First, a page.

Streep's advice is simply not honest. She doesn't want to listen to Lohan. She doesn't care about Lohan's problems. She only offers advice in hopes that by solving Lohan's problems, Lohan will stop bothering her.

Lily Tomlin's response to Streep is puzzling, too. She hears the ridiculous philosophy and presumably links it to Christianity with her comment: "Pardon me if I don't get down on my knees." Now, I'm not about to suggest the movie is condemning all Christian doctrine as positive thinking, circular reasoning.

But I do wonder how many non-Christians view our religion like this? They think we are fatalists. They think our gratitude to God is a way of blaming Him, pinning the responsibility of the universe on him. We just wash our hands of any psychological problems or consequences.

Lohan is the only character here with any real integrity. Her poetry is honest. So honest that she doesn't even want to share it. But when she does, her question gets ignored by both women. Streep just changes the topic. Tomlin judges her as suicidal (although her judgment has some dry wit to it).

But Lohan won't let it go. "Did you like it?" she asks. Her imagined suicide, like her poem, is just an attempt to wave hello to the world.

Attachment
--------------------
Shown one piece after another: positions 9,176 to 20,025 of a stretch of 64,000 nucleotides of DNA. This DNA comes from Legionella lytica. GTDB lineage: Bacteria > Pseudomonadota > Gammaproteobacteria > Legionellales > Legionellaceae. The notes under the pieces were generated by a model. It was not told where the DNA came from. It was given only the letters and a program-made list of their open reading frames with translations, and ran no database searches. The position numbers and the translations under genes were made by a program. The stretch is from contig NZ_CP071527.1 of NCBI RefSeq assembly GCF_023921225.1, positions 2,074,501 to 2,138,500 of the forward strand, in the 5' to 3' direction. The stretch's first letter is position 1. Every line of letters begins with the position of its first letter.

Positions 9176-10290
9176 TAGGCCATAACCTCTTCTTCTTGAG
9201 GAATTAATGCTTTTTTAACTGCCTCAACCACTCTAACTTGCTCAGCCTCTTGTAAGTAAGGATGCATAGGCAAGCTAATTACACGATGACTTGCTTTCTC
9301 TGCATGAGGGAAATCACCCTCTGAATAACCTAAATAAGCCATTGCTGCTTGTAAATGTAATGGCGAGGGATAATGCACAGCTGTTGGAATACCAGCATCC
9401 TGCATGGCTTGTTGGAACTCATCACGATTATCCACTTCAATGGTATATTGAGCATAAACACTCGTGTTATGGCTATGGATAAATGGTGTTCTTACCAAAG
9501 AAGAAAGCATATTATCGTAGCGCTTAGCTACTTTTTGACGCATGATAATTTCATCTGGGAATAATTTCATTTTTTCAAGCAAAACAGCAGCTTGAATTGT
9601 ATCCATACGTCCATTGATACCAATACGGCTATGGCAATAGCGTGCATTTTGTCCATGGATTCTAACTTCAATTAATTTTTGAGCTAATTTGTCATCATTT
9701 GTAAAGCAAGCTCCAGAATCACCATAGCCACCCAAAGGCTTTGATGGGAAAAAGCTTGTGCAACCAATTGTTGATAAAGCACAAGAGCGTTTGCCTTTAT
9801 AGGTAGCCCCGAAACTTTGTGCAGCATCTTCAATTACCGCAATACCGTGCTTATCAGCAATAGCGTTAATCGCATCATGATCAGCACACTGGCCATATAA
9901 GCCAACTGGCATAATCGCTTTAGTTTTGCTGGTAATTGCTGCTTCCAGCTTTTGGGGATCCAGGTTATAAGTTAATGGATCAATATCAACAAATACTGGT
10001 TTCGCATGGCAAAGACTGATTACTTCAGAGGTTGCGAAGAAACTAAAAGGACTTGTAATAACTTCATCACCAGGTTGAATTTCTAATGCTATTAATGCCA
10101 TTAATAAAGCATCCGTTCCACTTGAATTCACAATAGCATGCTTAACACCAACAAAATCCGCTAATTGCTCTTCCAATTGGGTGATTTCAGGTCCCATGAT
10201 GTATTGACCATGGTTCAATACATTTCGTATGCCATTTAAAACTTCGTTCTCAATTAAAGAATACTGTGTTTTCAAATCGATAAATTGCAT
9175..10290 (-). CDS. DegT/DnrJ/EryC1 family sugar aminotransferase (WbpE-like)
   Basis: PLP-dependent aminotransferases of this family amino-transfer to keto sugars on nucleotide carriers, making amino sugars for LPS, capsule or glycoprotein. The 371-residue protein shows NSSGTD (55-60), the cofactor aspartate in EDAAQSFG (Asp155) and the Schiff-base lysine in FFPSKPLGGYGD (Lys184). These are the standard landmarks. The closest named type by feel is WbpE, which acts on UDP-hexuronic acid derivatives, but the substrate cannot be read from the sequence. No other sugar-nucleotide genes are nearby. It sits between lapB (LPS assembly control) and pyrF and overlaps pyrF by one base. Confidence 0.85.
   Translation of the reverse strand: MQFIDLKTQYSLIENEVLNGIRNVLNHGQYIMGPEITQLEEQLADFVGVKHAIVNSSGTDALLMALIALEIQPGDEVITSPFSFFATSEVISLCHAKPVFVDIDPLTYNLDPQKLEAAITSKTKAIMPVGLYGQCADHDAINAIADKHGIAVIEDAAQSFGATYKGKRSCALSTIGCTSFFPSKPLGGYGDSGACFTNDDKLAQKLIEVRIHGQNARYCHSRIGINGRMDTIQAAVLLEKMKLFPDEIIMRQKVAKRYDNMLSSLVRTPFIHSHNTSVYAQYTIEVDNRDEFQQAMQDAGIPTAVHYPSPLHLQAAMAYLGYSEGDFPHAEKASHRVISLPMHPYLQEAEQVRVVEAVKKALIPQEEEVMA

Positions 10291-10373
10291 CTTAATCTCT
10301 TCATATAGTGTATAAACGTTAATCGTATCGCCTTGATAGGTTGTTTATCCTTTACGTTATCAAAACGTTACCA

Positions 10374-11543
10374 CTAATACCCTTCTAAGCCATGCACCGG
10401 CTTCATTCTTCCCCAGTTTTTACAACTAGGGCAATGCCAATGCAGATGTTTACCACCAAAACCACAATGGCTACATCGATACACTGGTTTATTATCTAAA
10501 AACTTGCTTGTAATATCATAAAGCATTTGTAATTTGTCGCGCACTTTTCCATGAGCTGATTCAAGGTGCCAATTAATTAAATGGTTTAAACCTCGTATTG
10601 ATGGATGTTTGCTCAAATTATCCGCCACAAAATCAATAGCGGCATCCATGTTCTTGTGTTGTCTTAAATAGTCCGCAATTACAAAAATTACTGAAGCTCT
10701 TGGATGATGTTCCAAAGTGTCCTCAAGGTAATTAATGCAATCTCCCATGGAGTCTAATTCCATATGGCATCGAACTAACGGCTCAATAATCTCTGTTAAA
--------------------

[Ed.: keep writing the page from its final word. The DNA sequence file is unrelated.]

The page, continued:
I suppose this blog is my attempt to wave hello.
Hello, God.
Hello, family.
Hello, friends.
Hello, anonymous.
(Did you like it?)

Tuesday, June 06, 2006


Higher Calling

I've been learning some weird things about the internet. For example, one of the sites I edit, The High Calling of Our Daily Work, experiences a little bit of brand confusion.

People can't seem to remember that we are the high calling. They always want it to be the higher calling.

For some reason they want to find links like this: The Higher Calling or Higher Calling

But those links and titles miss the point. We really want to teach people--Christians especially--that their daily work is already a high calling. There is no mystical higher calling. There is no bait and switch about our work.

When I was a teacher, my job wasn't to secretly convert my students to Christianity or tell them about Jesus. It was to be a good teacher. Part of teaching them was developing a real relationship with my students, so I talked about my personal life a little bit. They knew about my kids and my faith, but I hope they never felt like I was trying to convert them.

If I had the secret "higher" agenda of converting my students, I would have actually been betraying my employer. Northside ISD hired me to teach English. Not to preach.

Yet, people don't understand that there is no other higher calling than what they do every day. There is no secret agenda. We don't go to work because it is a platform for evangelism or politics or anything else. We go to work to do our jobs. And that alone is a high calling.

Enough of this ranting. Go look at the new picture of me and my kids that I posted as my thumbnail. They are cute.

HillCountryWriter Category: High Calling Thoughts